But he would have loved it, says Debbie. And while I come away feeling like the movie was a little too easy and not necessarily “cool” enough for (if I may be so gauche) the Ocean’s brand, I don’t think she’s wrong.

For Ocean’s Eight, we trade in the luxurious, violent history of Las Vegas for the blasé decadence and self-importance of Manhattan’s Upper East Side; more specifically, The Met gala, a parade of celebrities and influencers dining and rubbing shoulders while dressed in the finest offerings from fashion’s biggest names. Like Vegas, there’s a lot about this scene you can criticize, but like its older brother, Ocean’s Eight is happy to keep that criticism in the subtext (if anywhere) and marvel at the glitz and glamour of it all. Even a jaded, fashion-unconscious individual like myself couldn’t help but gawk at the sheer lavishness of it, and the crew is right there with you. “Can’t we just go to this?” asks Amita (Mindy Kaling) during a briefing, ready to walk from a $16.5 million payday. “Do we have to steal stuff?”

Of course they do; not just because there’d be no movie if they didn’t, and—interestingly enough—not necessarily because this is personal for Debbie. As you can guess, The Met isn’t Debbie’s target any more than the Bellagio, Mirage, and MGM Grand were Danny’s targets in Eleven. But whereas Danny’s endgame was to pants Terry Benedict and show his ex-wife that she was with someone who didn’t care about her, revenge on Claude Becker (Richard Armitage), Debbie’s ex-partner/lover who snitched on her the second he started feeling the heat, seems to be a nice bonus rather than the goal. Rather, Debbie and the women she brings in just enjoy the thrill of it, and there’s a lot to be thrilled by, least of all the thrill of getting away with it.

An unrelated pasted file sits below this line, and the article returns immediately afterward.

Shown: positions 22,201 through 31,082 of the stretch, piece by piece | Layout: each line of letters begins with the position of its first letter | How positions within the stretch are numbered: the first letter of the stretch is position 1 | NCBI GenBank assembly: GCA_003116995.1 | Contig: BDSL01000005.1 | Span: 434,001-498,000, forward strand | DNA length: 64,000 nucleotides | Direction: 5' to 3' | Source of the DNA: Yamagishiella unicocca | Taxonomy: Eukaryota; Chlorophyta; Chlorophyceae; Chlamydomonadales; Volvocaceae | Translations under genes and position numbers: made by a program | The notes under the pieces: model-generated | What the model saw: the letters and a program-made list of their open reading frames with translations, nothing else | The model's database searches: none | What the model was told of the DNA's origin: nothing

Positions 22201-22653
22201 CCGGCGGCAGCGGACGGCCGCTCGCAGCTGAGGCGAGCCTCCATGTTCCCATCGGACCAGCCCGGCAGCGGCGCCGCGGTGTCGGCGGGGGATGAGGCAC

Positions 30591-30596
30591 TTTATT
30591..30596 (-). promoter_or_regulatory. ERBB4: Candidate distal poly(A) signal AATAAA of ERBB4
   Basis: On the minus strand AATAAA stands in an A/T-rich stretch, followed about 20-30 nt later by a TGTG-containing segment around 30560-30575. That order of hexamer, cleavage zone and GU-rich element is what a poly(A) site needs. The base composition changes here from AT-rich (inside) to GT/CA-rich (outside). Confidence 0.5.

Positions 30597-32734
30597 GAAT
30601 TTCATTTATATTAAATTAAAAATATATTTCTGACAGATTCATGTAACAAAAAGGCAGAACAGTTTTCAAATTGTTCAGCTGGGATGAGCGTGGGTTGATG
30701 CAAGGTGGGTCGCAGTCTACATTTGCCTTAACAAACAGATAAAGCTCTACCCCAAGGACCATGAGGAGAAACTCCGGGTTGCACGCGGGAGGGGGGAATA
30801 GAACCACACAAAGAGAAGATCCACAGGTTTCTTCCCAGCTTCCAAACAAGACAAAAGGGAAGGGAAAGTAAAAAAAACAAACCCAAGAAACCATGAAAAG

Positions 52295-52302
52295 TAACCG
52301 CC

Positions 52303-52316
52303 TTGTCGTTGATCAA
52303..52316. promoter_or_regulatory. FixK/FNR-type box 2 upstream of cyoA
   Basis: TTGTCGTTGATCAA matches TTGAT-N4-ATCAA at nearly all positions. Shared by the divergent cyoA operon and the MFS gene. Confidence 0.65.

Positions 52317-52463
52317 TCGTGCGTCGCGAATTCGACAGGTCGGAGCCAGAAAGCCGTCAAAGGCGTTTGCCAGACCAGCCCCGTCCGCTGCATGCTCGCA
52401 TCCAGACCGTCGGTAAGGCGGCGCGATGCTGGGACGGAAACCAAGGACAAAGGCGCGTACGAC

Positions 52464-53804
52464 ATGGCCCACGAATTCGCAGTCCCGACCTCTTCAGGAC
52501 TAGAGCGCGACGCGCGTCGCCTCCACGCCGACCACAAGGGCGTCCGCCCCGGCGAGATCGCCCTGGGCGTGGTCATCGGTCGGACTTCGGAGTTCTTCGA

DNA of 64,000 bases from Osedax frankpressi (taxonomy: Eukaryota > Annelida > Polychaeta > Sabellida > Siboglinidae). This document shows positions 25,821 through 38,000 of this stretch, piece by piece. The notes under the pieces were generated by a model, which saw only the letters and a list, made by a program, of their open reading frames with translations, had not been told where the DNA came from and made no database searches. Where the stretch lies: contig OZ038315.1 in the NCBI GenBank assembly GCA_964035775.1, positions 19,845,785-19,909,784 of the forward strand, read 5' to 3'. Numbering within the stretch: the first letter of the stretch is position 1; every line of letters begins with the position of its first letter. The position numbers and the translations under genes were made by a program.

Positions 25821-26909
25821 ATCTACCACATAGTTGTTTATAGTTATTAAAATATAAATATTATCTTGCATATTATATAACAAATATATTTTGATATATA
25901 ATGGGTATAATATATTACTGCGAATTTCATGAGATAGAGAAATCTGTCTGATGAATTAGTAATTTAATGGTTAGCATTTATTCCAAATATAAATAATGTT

For starters, the cons these women run are pretty close to some of the humdrum truths they live. Sure, there’s twists: Lou (Cate Blanchett) goes from running a nightclub to running the gala’s kitchen. Tammy (Sarah Paulson) puts her logistical expertise as a fence to help organize the gala’s wait staff. But consider Rose (Helena Bonham Carter), a well-known fashion designer who Debbie and Lou recruit by promising to make her problems with the IRS go away. She doesn’t have to pretend to be anyone; she just has to get into the good graces of actress Daphne Kluger (Anne Hathaway) and then do what she was trained to do: dress her for the ball, casually working The Toussaint—a $150 million diamond necklace owned by Cartier—into her wardrobe so it can be stolen right off her neck.